TORONTO—A monthly survey of purchasing managers suggests the outlook for Canada’s manufacturing sector has become slightly less positive than it was in May.
The RBC Canadian manufacturing PMI index registered 51.8 in June, down from 52.1 in May.
It was the fourth month in a row for the index to register more than 50.0, signalling that purchasing managers at Canadian manufacturing companies see signs of expansion in the coming months.
But Royal Bank says June’s index had the weakest national reading since March, which marked a return to business confidence after seven months of declining sentiment.
“This weakening has coincided with the suspension of oilsands production in the face of wildfires through much of Alberta that is expected to send overall GDP growth into negative territory in the second quarter,” RBC said in a commentary.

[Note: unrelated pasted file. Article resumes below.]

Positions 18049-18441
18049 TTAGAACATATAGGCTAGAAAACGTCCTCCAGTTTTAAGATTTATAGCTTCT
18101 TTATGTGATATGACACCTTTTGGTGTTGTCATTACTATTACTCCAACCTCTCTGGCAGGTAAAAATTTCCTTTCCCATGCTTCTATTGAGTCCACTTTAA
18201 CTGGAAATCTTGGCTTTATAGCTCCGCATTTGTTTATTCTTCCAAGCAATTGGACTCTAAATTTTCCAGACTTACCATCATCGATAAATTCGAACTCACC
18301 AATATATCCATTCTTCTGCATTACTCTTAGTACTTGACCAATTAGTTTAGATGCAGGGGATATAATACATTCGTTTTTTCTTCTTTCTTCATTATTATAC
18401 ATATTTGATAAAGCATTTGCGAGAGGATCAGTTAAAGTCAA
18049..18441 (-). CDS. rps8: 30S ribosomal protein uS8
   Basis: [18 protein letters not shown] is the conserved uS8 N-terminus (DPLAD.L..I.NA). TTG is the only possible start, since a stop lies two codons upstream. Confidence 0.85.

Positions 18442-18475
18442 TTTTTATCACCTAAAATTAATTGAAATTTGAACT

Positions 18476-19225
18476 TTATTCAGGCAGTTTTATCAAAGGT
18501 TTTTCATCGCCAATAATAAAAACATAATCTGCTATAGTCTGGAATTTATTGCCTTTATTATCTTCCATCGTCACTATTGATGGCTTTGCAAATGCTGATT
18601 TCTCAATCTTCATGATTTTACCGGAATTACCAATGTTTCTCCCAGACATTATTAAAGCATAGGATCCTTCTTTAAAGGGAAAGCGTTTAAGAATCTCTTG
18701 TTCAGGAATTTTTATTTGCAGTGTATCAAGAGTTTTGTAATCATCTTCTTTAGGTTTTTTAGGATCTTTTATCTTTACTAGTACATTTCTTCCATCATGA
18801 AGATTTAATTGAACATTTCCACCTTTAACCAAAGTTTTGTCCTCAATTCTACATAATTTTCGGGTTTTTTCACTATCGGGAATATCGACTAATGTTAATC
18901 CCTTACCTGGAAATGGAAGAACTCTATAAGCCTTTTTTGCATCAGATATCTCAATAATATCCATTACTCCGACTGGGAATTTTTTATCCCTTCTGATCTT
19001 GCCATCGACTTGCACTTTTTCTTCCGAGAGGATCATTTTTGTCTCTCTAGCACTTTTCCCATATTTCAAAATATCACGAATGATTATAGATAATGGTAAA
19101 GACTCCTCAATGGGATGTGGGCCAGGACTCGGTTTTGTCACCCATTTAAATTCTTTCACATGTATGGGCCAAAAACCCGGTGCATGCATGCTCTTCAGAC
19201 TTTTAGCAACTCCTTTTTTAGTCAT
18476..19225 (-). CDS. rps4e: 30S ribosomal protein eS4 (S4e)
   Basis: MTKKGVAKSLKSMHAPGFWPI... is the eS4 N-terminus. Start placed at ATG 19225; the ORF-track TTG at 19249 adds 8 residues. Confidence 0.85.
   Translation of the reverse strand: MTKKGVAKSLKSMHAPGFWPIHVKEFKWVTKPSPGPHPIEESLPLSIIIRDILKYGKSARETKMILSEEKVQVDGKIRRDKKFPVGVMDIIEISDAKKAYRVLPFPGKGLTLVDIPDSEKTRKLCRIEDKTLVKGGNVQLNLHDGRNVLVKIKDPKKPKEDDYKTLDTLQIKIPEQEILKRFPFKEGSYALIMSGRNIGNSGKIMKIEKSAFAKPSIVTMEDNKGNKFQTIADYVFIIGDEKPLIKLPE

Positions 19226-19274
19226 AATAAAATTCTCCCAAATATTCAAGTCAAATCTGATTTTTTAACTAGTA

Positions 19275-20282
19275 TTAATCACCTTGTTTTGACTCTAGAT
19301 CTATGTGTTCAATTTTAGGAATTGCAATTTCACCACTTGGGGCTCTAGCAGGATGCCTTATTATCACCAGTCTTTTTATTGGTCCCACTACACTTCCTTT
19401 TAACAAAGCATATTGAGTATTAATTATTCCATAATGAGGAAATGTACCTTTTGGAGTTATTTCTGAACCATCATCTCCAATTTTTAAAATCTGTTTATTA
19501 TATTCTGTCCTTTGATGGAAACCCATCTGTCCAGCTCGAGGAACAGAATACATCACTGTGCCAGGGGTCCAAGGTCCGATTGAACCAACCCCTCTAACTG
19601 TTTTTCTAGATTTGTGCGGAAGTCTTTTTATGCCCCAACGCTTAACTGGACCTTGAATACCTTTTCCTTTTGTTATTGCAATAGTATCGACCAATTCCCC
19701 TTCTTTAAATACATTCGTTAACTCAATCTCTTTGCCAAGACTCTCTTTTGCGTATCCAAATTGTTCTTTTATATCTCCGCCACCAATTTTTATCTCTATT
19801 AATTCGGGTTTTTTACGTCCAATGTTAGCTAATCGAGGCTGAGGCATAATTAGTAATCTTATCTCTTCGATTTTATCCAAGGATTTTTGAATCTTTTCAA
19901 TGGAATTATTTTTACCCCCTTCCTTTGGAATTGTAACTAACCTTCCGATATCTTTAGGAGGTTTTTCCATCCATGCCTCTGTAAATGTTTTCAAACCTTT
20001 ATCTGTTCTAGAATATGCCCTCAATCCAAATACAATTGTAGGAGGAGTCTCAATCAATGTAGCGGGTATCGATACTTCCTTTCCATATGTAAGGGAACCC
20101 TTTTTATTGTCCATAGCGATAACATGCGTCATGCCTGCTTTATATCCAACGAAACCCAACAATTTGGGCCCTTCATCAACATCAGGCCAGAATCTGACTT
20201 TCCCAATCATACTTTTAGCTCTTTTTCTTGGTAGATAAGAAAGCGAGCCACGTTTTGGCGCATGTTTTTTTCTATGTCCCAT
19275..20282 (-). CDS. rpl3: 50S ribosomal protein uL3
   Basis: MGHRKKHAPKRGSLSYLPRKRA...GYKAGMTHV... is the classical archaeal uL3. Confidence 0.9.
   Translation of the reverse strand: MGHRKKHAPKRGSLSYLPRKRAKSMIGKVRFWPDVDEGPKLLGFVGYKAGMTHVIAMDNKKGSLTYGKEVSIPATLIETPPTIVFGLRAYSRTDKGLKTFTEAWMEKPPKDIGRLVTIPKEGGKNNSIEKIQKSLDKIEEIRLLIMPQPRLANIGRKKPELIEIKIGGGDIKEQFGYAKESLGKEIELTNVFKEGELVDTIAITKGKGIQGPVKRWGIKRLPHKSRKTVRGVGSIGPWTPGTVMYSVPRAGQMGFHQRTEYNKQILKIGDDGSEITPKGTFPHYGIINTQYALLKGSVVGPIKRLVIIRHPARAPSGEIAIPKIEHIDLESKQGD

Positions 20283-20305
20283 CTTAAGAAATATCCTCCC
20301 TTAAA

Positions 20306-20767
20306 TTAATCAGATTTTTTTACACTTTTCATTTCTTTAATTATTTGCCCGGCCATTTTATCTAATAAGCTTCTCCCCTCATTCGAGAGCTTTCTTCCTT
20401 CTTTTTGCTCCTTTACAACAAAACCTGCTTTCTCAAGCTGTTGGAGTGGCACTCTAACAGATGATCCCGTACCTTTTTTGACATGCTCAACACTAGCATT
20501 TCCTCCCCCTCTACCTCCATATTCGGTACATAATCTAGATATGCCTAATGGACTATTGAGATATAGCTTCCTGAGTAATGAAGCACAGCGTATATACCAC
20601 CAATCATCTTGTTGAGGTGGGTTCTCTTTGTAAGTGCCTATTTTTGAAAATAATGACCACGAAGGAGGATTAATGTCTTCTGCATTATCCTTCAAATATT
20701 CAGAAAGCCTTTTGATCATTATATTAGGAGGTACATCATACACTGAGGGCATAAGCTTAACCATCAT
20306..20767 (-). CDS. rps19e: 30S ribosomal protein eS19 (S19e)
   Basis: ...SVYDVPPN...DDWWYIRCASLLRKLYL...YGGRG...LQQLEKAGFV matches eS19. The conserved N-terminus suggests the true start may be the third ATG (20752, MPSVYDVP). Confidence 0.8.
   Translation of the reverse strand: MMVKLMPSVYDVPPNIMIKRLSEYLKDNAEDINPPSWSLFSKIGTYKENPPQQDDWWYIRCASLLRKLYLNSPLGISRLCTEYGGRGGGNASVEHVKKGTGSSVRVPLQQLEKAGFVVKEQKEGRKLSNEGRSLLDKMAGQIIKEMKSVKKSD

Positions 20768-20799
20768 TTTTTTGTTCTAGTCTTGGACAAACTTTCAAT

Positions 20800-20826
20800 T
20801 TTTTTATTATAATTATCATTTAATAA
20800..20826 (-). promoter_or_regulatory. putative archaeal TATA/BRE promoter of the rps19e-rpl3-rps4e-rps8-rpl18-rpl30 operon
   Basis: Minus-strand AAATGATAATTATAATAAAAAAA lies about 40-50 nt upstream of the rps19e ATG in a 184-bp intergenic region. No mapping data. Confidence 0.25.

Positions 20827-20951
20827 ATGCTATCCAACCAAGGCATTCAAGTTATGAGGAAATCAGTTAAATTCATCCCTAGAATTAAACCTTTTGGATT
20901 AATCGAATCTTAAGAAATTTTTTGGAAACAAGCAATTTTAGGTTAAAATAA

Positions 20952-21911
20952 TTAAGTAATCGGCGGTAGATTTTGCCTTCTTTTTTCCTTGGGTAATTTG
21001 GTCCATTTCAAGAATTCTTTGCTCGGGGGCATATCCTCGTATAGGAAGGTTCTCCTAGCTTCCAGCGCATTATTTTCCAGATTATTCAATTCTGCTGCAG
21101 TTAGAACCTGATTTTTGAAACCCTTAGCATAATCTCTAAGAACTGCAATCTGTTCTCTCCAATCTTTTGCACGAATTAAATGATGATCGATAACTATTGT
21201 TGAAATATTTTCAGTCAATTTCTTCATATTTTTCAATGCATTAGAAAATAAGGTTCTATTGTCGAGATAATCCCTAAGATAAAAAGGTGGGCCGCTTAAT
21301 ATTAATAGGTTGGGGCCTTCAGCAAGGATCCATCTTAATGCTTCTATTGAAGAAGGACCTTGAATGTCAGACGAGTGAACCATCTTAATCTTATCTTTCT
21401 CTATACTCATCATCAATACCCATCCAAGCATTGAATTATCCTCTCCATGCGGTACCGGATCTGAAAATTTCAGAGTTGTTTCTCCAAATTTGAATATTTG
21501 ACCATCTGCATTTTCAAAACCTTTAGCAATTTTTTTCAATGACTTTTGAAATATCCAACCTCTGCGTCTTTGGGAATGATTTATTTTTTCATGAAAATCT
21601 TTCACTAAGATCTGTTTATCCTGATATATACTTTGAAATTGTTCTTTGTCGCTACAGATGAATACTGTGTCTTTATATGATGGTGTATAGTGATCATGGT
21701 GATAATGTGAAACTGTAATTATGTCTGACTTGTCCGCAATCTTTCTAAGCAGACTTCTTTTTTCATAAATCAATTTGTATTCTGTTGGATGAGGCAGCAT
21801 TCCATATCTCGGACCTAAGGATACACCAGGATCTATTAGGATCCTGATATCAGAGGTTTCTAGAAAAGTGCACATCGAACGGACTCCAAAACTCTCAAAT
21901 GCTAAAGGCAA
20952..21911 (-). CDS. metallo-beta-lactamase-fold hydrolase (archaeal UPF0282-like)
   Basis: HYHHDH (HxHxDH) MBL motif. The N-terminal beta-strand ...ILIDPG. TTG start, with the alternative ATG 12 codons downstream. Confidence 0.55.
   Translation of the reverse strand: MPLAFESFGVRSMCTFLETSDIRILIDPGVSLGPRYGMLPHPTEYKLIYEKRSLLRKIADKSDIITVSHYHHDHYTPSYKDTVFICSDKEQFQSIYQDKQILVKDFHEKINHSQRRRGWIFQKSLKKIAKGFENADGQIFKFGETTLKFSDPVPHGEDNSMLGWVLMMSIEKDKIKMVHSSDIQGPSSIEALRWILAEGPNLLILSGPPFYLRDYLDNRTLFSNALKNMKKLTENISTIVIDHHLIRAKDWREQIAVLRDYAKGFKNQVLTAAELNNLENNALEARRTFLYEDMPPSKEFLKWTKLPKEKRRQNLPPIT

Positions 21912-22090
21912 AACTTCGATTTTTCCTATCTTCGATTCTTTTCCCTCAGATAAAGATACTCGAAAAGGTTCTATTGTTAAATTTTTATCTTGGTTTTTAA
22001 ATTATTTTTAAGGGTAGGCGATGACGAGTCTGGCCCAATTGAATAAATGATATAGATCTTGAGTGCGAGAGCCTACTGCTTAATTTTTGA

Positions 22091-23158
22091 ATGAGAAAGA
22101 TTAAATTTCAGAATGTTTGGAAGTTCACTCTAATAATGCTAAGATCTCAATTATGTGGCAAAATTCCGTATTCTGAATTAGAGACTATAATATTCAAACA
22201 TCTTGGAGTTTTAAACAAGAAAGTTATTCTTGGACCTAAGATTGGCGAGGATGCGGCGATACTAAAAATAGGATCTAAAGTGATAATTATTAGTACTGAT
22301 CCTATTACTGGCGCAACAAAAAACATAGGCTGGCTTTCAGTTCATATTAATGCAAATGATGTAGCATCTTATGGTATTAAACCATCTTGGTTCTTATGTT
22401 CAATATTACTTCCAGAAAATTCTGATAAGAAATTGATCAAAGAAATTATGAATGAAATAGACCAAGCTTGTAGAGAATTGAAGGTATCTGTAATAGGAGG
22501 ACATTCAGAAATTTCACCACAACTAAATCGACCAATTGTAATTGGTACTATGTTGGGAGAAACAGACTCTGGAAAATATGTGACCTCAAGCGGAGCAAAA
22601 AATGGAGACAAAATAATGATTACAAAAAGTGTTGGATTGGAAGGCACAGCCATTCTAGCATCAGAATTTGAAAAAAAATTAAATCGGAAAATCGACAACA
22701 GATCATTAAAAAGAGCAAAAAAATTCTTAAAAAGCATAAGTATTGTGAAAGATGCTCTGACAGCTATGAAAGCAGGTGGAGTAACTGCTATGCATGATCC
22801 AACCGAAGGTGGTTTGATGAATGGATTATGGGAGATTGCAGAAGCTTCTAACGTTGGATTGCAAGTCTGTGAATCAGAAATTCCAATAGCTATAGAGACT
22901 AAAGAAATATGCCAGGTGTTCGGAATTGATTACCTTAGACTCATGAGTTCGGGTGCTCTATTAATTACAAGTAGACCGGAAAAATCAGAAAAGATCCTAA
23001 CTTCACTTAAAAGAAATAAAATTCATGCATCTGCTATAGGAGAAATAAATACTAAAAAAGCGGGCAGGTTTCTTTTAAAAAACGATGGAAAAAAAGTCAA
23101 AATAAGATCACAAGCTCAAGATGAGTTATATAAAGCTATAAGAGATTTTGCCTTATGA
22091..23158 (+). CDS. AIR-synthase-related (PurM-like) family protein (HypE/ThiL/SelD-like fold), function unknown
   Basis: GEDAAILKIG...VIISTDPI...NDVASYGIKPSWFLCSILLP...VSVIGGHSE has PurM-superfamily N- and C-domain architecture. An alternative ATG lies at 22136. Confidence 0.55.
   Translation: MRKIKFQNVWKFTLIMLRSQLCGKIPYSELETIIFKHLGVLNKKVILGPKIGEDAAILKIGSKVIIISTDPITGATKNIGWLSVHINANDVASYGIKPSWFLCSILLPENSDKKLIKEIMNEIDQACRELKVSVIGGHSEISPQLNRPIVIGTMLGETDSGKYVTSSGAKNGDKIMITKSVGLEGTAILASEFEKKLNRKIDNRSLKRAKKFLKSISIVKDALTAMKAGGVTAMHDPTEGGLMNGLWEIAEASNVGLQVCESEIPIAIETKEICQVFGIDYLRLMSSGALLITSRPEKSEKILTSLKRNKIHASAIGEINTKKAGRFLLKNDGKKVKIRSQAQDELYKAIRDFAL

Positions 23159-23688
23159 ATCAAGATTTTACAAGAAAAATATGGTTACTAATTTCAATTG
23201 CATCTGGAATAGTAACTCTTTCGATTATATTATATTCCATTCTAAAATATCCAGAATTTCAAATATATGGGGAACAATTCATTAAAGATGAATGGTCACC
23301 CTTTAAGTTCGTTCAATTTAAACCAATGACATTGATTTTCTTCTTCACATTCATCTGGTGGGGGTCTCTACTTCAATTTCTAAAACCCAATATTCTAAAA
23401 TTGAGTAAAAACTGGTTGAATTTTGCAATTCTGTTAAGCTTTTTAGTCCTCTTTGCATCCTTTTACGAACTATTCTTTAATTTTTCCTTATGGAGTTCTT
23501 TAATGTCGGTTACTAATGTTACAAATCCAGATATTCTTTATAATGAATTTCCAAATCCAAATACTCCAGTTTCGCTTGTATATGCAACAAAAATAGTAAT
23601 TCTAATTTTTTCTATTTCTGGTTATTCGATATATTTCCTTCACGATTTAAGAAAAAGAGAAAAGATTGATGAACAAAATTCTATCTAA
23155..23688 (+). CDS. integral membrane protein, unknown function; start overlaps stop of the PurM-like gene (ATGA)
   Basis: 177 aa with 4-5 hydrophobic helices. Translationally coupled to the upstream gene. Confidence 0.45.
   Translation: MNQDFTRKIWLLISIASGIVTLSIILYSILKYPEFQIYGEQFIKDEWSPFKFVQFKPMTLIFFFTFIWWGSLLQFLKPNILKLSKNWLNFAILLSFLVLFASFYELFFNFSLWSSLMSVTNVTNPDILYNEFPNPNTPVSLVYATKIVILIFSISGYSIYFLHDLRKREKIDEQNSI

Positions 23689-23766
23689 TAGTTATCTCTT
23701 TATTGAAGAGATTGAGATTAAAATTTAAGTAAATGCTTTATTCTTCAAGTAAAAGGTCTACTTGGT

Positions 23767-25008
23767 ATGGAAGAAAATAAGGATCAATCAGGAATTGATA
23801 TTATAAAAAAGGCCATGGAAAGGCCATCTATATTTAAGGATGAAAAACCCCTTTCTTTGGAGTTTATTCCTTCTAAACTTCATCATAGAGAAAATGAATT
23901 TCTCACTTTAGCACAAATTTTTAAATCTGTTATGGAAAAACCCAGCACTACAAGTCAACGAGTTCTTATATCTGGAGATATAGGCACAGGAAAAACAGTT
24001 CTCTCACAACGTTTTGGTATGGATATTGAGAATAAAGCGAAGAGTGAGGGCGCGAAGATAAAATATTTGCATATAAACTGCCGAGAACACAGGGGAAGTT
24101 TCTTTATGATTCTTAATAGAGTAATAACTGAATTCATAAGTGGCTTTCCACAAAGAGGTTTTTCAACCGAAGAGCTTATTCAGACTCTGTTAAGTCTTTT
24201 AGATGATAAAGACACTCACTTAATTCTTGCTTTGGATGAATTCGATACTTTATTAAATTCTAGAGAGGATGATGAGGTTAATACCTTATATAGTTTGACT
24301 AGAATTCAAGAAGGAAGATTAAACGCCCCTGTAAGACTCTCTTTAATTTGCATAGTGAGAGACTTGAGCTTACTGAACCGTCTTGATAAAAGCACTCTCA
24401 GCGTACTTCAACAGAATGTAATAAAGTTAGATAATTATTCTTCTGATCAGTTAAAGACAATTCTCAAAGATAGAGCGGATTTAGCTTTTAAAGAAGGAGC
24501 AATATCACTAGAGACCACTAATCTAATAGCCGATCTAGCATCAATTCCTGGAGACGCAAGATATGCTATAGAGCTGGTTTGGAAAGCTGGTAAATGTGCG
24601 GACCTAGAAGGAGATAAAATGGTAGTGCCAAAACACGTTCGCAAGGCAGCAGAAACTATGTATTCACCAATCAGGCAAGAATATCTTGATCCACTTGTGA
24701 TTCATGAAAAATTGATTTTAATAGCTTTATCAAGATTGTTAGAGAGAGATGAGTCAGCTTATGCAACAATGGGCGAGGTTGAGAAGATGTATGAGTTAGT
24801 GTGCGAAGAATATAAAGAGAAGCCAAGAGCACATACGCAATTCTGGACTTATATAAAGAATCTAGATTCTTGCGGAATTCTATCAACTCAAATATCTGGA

“That said, there has not been a noticeable further weakening in the relevant regional numbers. The more likely cause of the recent weakening trend in the PMI is the stall in export growth.”
Of the four regional breakdowns compiled by the bank, three indicated expansion. The weakest reading was for Alberta and B.C., at 46.2 _ the highest so far in 2016.
The two regions with Canada’s biggest manufacturing sectors, Ontario and Quebec, showed declines. Ontario’s index dropped to 53.6 from 55.1 in May and Quebec’s dropped to 54.6 from 55.7. The rest of Canada rose to 57 from 56.6.
The bank has been publishing the index in partnership with the Supply Chain Management Association but says the June report is the last that will be sponsored by RBC.